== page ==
A Beginner’s Guide to Buying a Second Home
Oct 28, 2019
Have you ever thought about buying a second home?
Do you love the idea of being able to escape to paradise whenever you want, knowing full-well that your favorite accommodations will be waiting for you?
Well, if that’s your dream, it might be time to start thinking about how you can turn it into a reality.
5 Steps to Buying a Second Home
Fortunately, buying a second home has never been easier. You can consider potential houses all over the world from the comfort of your current home.
However, while finding your second house is easy, preparing to actually purchase it requires the following five steps.
1. Determine Your “Why”
Buying a second home is a big decision, so it’s important that it’s not an impulsive one.
Some people return from an especially enjoyable vacation and immediately get busy looking for properties in the area where they just vacationed. But even if you are extremely familiar with a location, consider other relevant details, like:
- Tax Rates
- Resale Values
- Economic Trends
In short, you should put just as much thought into buying your second home as you did your first.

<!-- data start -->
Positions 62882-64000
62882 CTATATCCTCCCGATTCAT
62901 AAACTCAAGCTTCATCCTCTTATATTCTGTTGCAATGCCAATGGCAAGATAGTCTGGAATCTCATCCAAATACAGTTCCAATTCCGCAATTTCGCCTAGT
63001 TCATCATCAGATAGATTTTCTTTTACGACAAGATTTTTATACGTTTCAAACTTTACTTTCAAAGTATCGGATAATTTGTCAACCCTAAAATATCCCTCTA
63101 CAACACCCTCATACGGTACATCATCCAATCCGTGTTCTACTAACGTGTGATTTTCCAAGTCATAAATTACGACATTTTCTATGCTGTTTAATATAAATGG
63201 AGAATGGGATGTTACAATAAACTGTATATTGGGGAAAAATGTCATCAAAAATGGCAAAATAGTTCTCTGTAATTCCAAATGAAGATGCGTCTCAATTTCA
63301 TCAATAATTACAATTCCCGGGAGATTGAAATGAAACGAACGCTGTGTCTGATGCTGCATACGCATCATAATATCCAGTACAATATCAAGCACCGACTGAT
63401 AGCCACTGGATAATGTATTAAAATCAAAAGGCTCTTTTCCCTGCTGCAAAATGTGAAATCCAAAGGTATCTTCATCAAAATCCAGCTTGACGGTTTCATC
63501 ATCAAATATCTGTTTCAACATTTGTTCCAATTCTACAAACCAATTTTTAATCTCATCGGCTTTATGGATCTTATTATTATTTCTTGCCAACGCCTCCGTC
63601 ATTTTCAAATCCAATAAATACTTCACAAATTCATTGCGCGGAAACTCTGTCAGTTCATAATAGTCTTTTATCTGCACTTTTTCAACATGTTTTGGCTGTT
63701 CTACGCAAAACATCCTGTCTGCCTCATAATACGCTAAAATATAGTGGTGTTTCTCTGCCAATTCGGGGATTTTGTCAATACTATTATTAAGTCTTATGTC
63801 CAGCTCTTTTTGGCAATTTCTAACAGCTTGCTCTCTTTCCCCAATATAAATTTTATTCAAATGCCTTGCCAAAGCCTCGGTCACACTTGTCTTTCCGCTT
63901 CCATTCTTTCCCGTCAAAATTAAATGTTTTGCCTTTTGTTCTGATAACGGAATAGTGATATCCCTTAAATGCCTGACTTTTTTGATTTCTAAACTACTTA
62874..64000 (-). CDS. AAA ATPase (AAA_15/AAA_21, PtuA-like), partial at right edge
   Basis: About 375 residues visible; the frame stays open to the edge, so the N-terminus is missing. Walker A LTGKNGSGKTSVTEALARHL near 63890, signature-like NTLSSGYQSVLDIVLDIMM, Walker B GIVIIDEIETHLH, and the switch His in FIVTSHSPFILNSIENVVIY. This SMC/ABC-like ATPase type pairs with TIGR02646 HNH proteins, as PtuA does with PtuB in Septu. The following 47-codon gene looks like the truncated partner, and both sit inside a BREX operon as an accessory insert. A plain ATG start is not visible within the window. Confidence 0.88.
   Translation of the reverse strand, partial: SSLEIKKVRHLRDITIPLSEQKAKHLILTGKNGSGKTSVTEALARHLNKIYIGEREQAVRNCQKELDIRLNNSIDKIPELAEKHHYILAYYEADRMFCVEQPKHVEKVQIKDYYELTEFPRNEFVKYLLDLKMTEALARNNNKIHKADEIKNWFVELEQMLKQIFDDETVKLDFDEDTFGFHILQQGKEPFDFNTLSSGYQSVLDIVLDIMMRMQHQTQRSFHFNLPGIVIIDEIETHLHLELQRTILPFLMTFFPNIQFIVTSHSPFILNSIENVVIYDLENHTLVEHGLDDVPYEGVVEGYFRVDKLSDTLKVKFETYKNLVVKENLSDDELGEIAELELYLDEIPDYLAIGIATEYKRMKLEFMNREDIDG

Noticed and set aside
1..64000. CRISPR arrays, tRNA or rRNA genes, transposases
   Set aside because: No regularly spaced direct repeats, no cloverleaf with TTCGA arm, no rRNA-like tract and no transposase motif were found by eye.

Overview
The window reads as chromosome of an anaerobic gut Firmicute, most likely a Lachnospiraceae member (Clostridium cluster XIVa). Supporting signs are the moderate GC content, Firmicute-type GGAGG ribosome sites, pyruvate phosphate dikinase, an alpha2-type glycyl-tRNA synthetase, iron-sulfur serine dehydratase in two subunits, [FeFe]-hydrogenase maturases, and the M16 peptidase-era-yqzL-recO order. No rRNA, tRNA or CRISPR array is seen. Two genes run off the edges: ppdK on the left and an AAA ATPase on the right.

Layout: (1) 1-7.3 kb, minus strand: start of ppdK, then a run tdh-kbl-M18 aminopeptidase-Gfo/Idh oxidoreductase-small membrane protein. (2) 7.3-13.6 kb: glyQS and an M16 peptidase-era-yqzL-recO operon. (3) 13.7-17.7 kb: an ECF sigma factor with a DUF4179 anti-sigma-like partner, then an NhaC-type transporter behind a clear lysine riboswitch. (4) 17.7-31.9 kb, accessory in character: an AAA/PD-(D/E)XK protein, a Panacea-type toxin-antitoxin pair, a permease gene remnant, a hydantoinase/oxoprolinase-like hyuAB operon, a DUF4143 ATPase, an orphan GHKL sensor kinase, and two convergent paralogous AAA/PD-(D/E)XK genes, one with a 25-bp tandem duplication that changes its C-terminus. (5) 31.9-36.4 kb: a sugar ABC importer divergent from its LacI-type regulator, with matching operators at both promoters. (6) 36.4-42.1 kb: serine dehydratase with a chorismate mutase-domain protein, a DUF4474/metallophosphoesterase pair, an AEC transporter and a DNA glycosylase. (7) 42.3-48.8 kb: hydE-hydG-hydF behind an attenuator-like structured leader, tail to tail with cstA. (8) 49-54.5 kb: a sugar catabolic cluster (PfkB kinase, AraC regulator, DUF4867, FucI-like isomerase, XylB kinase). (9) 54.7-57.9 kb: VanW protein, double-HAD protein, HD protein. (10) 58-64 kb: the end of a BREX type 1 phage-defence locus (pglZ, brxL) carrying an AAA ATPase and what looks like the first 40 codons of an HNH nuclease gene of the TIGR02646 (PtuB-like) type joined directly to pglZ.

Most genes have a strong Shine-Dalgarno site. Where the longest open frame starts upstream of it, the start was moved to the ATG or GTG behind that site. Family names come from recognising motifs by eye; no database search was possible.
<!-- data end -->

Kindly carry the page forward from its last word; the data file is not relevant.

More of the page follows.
Reasons Why it Might Makes Sense to Buy a Second home
You want a vacation home, simply as a regular getaway or as a spot where you’ll eventually retire.
You need to buy a house for a family member, perhaps to keep your in-laws nearby or to give your college student a home near campus.
You need a home closer to your job, because you or your spouse work more than an hour drive from your current residence.
You want to invest in real estate by buying a second home that you’ll eventually rent out or flip.
You’re looking to upgrade by moving into a new house but keeping your current home as a rental.
2. Figure Out Your Budget
Of course, even if you’re positive that buying a second home makes sense, your budget might disagree.
Financial expert Dave Ramsey recommends you ask yourself the following questions before going through with this decision:
- Can I pay cash for the vacation home?
- Is my primary residence already paid for?
- Am I saving 15% of my income for retirement?
- Do I have a three-to-six-month emergency fund in place?
- Am I saving for my kids’ college?
Obviously, the weight of these questions depends on your unique situation. You may not have children, or they may have already graduated. You may have saved more than enough for your retirement a long time ago.
Also, look into the ongoing maintenance and insurance costs. You don’t want something like your utility bill or flood insurance to come as a shock.
Suffice it to say, though, buying a second home should never feel like a financial risk. If it does, that just means you need to wait until your budget is ready.
3. Explore Mortgage Options
If you do decide to explore your options for second-home mortgages, know that the government loans won’t help you. For example, as amazing as FHA loans are, you can’t use them for any home that isn’t going to be your primary residence.